The audience at my screening of Election Year cheered uproariously at every act of violence committed by our heroes and seemed totally unfazed at every subsequent death incurred, usually by a black man sacrificing himself for a blond white woman.

Violence in Election Year is a rollicking success; the real-life audience is just as hungry for it as the Purgers themselves. By the time a "Purge Mass" is committed — with two men of the cloth rapturously locked in an erotic embrace as they mutually stab a homeless man to death, all while enthralled rich white people look on — there’s an eerie Orwellian symmetry between the audience onscreen and the audience offscreen.

This is most likely what DeMonaco was counting on; after all, he has systematically expanded the idea of Purge Night to be an ever-more-direct commentary on the current political climate. But ultimately, if we are to take Election Year at face value, it’s way too much fun to be a successful takedown of contemporary politics. Among the pantheon of dystopian genre films, it lacks either the darkly satirical guiltlessness of Battle Royale or the bleak but thorough societal deconstruction of The Hunger Games.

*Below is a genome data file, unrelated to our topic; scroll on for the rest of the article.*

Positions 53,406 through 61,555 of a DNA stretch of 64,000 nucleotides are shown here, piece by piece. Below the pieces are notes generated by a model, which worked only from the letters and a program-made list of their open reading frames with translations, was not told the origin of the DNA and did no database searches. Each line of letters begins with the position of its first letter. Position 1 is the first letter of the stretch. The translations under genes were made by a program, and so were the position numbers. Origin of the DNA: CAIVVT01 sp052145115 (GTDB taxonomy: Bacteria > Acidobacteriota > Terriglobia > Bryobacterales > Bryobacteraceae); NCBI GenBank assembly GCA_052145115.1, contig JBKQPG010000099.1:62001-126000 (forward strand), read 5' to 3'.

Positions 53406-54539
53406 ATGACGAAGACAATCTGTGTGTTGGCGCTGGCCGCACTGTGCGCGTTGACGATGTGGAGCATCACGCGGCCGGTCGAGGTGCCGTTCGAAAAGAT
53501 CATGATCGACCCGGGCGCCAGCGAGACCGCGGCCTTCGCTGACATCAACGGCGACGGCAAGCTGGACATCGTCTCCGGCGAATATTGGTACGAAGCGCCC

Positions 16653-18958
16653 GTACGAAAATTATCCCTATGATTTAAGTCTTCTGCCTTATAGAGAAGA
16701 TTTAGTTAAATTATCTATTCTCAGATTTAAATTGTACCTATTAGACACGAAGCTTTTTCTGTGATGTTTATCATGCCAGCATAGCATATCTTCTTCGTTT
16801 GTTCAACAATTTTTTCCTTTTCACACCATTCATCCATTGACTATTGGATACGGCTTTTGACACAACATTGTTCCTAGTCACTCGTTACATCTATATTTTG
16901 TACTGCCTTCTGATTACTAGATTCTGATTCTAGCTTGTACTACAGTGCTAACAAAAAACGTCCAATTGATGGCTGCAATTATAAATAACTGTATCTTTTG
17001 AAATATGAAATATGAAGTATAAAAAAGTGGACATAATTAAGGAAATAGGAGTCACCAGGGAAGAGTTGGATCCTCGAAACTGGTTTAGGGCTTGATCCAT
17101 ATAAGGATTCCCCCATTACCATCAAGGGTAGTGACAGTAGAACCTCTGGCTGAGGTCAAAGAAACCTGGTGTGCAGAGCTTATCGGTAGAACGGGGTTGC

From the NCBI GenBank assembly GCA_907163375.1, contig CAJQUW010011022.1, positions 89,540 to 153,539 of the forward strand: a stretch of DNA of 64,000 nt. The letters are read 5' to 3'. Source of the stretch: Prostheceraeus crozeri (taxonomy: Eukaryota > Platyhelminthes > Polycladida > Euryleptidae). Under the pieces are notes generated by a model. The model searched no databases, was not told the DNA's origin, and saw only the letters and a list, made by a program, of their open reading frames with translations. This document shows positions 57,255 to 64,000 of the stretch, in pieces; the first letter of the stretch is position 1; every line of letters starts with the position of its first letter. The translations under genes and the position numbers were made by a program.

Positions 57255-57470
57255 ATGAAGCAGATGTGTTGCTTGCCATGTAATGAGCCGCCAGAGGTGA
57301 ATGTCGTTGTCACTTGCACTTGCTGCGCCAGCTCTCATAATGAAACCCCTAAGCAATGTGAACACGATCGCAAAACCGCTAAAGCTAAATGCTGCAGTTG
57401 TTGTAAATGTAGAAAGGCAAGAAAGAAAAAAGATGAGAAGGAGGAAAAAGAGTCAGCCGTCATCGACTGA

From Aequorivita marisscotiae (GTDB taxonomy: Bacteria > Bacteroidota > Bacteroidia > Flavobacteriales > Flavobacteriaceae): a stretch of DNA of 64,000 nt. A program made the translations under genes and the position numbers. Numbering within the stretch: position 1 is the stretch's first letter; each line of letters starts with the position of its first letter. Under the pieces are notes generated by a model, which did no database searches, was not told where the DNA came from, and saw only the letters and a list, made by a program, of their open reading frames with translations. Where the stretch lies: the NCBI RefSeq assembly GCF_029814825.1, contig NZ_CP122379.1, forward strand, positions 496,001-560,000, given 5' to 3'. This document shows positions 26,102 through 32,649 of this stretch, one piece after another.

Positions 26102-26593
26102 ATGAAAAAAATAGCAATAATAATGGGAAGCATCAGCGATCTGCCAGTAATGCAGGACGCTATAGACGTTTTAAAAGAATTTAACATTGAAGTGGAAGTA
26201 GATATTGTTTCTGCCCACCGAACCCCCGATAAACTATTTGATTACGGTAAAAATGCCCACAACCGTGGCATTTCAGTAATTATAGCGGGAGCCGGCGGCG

In landing somewhere in between, The Purge: Election Year winds up being what is perhaps the most unerring take on US politics we’ve seen yet this year. But in celebrating the violence it purports to deplore, it ultimately winds up doing exactly what we hope this year’s election won’t: perpetuating the sins it exists to defeat.